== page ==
Volume 8, Issue 2
  • ISSN 2211-3770
  • E-ISSN: 2211-3789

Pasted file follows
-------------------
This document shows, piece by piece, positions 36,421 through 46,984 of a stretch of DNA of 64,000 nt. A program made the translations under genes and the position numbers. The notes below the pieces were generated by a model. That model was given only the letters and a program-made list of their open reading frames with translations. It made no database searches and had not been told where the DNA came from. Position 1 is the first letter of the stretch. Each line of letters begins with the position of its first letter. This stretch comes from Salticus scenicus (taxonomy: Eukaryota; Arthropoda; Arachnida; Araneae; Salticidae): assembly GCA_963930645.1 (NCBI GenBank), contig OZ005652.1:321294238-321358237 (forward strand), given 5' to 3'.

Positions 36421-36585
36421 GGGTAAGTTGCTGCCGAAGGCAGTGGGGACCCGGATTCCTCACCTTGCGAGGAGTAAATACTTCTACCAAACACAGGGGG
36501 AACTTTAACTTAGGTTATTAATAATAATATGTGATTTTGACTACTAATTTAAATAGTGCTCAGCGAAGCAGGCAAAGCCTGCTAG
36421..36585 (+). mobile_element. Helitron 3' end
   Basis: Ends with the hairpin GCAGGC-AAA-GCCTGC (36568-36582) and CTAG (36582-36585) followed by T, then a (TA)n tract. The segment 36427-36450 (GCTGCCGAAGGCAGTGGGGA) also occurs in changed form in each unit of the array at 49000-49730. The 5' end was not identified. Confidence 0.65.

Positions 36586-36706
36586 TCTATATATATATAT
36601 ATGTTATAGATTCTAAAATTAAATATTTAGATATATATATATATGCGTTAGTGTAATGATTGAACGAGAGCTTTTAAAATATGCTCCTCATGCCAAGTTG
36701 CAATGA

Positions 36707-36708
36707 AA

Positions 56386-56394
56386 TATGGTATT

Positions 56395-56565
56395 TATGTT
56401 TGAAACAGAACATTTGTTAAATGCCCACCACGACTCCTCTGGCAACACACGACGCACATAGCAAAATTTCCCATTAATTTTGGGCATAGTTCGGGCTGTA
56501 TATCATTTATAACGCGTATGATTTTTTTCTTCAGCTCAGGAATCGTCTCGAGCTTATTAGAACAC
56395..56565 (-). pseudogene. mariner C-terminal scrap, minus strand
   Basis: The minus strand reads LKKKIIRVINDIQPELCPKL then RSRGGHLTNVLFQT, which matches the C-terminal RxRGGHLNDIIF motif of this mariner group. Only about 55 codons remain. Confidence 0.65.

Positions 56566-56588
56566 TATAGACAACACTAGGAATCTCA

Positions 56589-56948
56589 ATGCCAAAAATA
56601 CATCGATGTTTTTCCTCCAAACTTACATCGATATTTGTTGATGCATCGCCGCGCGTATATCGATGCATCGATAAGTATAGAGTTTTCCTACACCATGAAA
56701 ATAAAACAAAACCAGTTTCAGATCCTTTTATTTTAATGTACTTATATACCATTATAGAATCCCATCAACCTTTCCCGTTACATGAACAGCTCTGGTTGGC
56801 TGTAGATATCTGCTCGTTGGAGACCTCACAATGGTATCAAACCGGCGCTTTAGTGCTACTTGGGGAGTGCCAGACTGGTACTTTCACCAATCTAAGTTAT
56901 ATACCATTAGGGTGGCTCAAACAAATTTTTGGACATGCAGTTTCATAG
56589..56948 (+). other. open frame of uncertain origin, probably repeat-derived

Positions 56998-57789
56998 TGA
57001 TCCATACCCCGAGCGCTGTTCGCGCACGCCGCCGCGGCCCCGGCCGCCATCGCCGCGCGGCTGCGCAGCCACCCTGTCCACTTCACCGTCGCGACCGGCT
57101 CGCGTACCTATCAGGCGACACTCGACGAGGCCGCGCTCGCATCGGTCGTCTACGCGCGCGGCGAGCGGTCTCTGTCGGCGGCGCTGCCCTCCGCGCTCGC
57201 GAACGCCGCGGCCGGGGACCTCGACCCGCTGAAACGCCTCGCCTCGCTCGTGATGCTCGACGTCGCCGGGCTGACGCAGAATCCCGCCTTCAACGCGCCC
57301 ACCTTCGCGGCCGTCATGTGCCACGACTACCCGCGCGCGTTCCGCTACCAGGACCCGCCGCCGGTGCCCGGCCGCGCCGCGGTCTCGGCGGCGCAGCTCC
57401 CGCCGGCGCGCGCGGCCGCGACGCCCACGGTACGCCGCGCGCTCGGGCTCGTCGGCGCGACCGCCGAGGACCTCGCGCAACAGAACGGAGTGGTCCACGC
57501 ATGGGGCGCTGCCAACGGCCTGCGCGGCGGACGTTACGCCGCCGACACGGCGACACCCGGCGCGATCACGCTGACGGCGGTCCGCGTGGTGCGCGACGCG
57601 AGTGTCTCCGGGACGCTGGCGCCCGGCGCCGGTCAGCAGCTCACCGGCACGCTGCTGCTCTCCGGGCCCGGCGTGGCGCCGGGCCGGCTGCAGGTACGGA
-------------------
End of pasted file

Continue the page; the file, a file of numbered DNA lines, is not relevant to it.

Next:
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The representation of sex work in the media has received little to no attention in the field of linguistics and discourse analysis. Given that news discourse can have a huge impact on public opinions, ideologies and norms, and the setting of political agendas and policies (van Dijk 1989), the study adopts a Corpus-Assisted Critical Discourse Analysis (CACDA) approach (Baker, Gabrielatos, KhosraviNik, Krzyżanowski, McEnery & Wodak 2008), seeking to explore whether journalists reproduce or challenge negative stereotypes vis-à-vis sex work. Examining 82 articles published in three Greek newspapers () in 2017, this paper considers the lexico-grammatical choices that are typically involved in the representation of sex work and sex workers in the Press. Drawing on Systemic Functional Linguistics, the Discourse Historical Approach and corpus linguistics, the analysis links the textual findings (micro-level context) with the discourse practice context (meso-context) as well as the social context in which sex work occurs (macro-context). Findings illustrate that although sex work in Greece has been legalised for about two decades, traces of abolitionist discourses can be found in the Press, building barriers in the emancipatory efforts of sex workers who stand up for having equal civil and labour rights as their fellow citizens.


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